Advice on surviving rain, heat, and starvation while riding around the world.
When Hagai Yardeny’s childhood friends from Israel asked if he wanted to take a motorcycle trip through Bulgaria in 2009, a simple “yeah” was his reply. The soft-spoken but physically imposing Yardeny couldn’t have known that it would kick-start not just an obsession, but a business: Early in 2017, he launched Moto Spirits, making a take on Vietnamese rice wine and Croatian jabuka right next to a Bushwick, Brooklyn motorcycle shop. Both were inspired by local customs he enjoyed on trips through the countries, during experiences made possible by the situations that only befall you on a bike: breaking down in the rain in Vietnam, for example, or almost freezing off your hands in the Alps.
If you’ve ever wanted to go on your own two-wheel adventure, we talked to the distiller for advice on how to make it happen and the best lessons he’s learned from his luck (both good and bad).
Find a trustworthy rental company.
You don’t just check a motorcycle with your suitcase (I asked). Many U.S.-based rental companies can recommend an international source, then go for the best available. According to Yardeny, that can range from an old 125cc bike (for beginners) to a brand-new BMW 1200cc. “The most difficult place to rent was in New Delhi,” Yardeny notes, “where we got swindled by a company that came up first in Google search results”—so you’ll want to check everything out very thoroughly.
Be reasonable about what you pack.
Yes, you’re probably going to be traveling quite light. “You cannot air travel with a hard suitcase when traveling to a motorcycle trip unless you have a place to store it, as it won’t fit on the bike,” he says. “The bike has two side cases (approximately 29 or 30 liters), as well as a top case (30 liters).”
Plan for the weather as best you can—but prepare for surprises.
“An all-weather riding suit is really too hot for summer, and summer gear is miserable when you ride in rain,” he notes. “The first trip to Vietnam had a portion in the north and a portion in the south. The south is hot, humid and flat; the north has dramatic mountains with high elevation. We were more prepared for the south, so when it started raining in the mountains, I ended up driving with puddles inside my shoes, wearing a summer mesh jacket that rain just went through,” he says. And because of his particular stature, there was no relief: “I was shivering cold and it was impossible to get even a simple rain poncho that would fit me, let alone over the armor.”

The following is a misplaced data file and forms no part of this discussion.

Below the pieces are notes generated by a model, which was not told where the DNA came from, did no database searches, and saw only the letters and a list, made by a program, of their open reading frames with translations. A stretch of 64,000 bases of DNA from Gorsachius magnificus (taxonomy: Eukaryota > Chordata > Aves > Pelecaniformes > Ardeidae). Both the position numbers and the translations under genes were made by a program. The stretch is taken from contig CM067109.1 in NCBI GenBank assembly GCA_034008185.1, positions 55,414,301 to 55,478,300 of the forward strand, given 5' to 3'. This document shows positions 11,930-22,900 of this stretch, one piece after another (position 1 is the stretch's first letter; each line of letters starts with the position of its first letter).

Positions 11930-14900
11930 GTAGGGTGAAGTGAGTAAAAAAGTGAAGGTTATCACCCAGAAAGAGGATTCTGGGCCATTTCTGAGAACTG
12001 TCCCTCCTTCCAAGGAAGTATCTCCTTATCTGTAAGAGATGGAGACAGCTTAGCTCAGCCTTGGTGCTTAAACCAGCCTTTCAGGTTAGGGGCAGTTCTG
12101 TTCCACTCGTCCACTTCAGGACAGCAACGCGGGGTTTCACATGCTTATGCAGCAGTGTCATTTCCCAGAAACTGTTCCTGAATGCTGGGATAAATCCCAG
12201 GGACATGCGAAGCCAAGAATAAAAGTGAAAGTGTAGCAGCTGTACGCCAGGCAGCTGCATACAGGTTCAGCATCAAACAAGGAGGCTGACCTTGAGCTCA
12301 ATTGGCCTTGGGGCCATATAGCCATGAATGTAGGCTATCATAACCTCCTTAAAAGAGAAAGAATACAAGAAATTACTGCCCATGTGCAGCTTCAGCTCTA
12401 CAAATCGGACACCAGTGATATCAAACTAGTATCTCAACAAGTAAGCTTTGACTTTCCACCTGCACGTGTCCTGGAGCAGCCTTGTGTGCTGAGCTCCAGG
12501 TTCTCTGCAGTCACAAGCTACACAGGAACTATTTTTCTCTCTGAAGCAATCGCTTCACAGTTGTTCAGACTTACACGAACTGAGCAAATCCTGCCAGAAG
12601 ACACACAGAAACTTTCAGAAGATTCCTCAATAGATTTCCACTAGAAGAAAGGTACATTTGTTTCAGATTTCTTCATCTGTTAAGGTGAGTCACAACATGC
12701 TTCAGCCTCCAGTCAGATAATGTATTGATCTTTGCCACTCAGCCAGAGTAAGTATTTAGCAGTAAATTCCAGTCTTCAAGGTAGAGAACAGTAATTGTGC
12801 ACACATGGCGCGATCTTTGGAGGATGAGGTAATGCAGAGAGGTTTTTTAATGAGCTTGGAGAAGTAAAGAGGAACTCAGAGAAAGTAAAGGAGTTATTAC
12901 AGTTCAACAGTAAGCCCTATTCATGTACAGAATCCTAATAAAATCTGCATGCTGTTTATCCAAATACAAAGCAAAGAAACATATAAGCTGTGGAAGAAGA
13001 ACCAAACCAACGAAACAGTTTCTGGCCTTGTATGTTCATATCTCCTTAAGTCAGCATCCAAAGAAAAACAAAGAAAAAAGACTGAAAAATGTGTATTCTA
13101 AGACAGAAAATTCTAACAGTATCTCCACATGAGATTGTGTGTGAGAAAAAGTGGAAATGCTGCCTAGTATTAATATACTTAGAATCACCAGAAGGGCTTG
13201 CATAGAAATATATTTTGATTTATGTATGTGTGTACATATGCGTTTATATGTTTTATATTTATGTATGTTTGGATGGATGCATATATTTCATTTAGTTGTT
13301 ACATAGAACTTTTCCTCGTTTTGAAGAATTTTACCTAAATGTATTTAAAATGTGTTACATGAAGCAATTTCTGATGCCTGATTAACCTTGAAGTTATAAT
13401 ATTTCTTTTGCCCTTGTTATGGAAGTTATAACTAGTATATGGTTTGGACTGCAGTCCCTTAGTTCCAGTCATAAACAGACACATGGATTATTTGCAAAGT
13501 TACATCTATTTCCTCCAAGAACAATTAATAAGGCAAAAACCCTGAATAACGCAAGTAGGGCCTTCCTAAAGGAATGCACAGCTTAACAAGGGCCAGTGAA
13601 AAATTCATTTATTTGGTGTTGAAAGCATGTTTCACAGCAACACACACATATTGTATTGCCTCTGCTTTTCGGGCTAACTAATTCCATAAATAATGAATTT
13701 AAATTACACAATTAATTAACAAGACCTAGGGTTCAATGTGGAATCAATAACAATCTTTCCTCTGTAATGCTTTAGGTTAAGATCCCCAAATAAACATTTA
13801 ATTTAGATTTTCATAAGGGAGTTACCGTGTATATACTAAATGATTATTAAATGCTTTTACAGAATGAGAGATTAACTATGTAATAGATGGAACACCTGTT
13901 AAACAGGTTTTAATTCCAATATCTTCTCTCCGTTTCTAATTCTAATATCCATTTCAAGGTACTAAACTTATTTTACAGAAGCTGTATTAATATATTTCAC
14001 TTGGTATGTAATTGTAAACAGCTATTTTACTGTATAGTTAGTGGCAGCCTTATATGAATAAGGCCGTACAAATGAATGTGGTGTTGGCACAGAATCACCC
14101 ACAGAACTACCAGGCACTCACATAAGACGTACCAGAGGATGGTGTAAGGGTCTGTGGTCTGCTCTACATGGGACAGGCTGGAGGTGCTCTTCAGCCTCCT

“When I did a trip to the Alps, one day it was nice and comfortable at the base of the mountain, but as we drove up it started raining and then turned to snow,” he recalls. “I had leather armored gloves. They got wet in the rain and damn near froze in the snow. The next day we found a motorcycle shop, purchased new waterproof armored gloves, and the rest of the trip was sunny.” The lesson here? Pack a poncho that fits you, which won’t take up too much space, and make sure you’re well-versed in how climates can change even within the same country.
Know how you’re going to feed yourself.
Either you’ll be able to stop, or there won’t be a bite available for miles. “In Vietnam, there are little eateries in the villages, so you just stop for coffee and a bite when you want,” he says. “In the Alps, it was more like going to a supermarket in the morning and packing lunch. You can always bungee some food and water on top of the case.”
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